I haven’t been able to record a sketch video for a few weeks since I have been traveling in China visiting factories. Since my last video, a few of you requested that I sketch some softgoods. In today’s video I sketch up a backpack concept and show you a few key techniques including: backpack constructions, simulating leather, and simulating textiles in a rapid concept visualization. A few important notes on this sketch: First, notice how I start with very light line weight, even with this Papermate Flair pen. Only once I have the form and concept roughed in do I come back with heavier lines. Second, check out how minimally I use markers. This is a quick sketch. There is no need to over render. Simply indicate form and materials… I also got to use my favorite marker color, “Cinnamon Toast”! Lastly, notice the little details like stitching and pattern breaks. When you are working on a concept for a category of products, study that category. Take apart existing examples of products that are similar. Understanding how something is made will always make your ideas better.
Turn the sound on to hear me explain everything I’m doing.
No replies on that last one. Are you guys digging these, or too obvious? I made another today.
Sketching a wheel can make or break your car sketch. In this video I explain the way I simply indicate a 5 spoke wheel. Whether you love to draw cars or not, this is a great practice exercise for two of reasons: First, you need to practice eclipses. Second, you practice the simple act of iterating on a known object. Taking something simple and defined like a five spoke wheel and quickly giving it a unique twist is a great mental exercise. As you go through this video I want you to notice how much contrast I’m giving this sketch through both line weight and choice of drawing tool. It can be scary to add this much contrast to your sketch. I remember when the fear of messing up a sketch held me back from adding this much contrast. Try to remember that the worst that can happen is you screw it up and you have to put a clean sheet of paper over top and start over. It’s no biggie, I screw up all the time. One think that helps to force me to add this much contrast is to switch drawing tools. Note I switch from the Papermate Flair pen to the Sharpie. This forces me to go bold, and the sketch is better for it. Try switching drawing tools like that in your sketches, no matter what the subject is.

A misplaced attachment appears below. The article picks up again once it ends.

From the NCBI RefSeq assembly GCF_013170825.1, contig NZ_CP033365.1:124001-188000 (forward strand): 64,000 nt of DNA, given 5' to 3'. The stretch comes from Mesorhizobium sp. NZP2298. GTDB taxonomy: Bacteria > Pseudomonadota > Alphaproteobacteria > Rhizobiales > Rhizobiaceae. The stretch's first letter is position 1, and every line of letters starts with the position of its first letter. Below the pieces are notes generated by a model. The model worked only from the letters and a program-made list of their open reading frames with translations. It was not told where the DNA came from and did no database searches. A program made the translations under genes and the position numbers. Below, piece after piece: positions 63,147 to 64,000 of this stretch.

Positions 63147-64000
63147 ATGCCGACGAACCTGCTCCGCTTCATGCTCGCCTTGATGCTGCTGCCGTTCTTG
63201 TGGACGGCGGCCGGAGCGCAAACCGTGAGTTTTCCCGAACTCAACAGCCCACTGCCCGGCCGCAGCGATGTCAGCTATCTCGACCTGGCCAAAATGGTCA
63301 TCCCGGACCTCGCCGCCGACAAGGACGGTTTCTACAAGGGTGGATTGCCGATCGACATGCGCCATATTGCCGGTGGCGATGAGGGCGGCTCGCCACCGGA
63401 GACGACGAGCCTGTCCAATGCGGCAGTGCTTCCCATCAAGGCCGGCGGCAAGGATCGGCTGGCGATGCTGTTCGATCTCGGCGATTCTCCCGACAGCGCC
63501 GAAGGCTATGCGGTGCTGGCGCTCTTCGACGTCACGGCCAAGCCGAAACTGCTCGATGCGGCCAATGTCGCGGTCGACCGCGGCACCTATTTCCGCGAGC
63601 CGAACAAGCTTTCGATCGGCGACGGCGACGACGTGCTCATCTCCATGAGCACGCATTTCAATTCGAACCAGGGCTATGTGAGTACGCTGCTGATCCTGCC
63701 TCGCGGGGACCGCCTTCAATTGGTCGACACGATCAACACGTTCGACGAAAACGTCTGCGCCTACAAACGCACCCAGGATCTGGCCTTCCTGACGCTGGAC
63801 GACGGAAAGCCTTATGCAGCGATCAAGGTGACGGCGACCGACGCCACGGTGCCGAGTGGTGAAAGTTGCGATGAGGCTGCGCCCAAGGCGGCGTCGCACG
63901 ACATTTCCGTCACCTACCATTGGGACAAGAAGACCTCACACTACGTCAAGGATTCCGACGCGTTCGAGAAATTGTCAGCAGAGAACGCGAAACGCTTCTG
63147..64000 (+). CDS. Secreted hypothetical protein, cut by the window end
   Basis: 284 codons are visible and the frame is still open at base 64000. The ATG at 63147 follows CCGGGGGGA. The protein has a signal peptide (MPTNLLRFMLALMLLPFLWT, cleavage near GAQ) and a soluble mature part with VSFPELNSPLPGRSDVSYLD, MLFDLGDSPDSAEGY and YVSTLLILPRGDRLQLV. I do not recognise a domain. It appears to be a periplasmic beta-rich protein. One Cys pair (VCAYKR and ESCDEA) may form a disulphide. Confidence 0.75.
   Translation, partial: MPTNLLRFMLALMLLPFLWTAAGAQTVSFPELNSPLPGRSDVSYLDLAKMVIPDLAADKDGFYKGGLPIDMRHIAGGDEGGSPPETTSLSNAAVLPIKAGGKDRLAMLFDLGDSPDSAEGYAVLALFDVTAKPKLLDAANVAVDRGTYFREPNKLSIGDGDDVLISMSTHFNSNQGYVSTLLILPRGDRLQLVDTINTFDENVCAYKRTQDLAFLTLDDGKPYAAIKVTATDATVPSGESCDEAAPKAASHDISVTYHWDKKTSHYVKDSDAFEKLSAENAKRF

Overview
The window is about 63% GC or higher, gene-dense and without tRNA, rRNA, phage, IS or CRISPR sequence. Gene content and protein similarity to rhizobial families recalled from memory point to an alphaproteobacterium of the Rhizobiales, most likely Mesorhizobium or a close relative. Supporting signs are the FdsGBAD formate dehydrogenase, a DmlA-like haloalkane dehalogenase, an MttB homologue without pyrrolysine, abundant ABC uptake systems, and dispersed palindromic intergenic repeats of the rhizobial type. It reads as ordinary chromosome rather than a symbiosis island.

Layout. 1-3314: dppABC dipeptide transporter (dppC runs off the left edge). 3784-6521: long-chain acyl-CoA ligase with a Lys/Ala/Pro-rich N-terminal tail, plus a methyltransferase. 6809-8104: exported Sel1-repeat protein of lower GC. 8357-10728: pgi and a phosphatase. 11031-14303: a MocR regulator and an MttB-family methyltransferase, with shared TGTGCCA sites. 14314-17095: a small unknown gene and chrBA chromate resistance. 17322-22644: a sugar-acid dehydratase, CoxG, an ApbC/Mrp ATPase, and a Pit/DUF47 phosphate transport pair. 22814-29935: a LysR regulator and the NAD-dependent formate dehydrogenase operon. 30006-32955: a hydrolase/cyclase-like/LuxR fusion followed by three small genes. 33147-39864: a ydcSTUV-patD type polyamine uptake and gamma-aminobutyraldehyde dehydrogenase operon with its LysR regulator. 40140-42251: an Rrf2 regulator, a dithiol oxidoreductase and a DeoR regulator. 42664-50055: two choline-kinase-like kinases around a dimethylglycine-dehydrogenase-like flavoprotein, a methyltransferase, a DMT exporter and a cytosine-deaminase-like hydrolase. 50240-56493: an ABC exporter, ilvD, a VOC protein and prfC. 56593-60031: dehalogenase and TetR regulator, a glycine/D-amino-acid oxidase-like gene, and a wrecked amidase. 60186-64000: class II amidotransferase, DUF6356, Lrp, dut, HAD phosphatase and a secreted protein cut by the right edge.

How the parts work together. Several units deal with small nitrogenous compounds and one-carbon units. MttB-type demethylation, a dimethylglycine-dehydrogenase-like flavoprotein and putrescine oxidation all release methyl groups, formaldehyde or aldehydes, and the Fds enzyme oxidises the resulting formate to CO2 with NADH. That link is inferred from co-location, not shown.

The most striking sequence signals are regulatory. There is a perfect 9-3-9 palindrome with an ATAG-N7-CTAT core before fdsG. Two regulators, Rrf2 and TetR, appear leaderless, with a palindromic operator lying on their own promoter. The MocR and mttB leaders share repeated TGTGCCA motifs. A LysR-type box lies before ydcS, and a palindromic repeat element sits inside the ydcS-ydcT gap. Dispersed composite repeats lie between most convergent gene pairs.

Loving the little minute videos. I like how you cover some of the real basic fundamentals like line weight, perspective, pencil technique, marker basics etc etc, while not JUST covering the basics. You cover at least a few fundamental ideas AND keep it interesting. Quite hard to do IMO.
For some future ideas:
I know I’m not alone in saying, I always love seeing those juicy sketch pages. I think it would make a pretty cool video if you time lapsed some ideation pages… maybe for one of these upcoming sketchwars weeks? Or even maybe something on the simpler side for the video’s sake?
Other than that, I’m just waiting patiently for your next video.
Thanks raid. That makes me feel better. I’ve designed a few bags, and of course a lot of shoes, but I’m not a full fledged bag designer so I was worried I was venturing off into less familiar territory. I got a few requests to do a bag sketch demo though and I thought it was important to start off with the constructions. Understanding how to turn a 2d sheet material into a 3 dimensional bag is a lot different than most hard goods categories. I think for the sketch to be convincing there has to be a bit of understanding of the basics.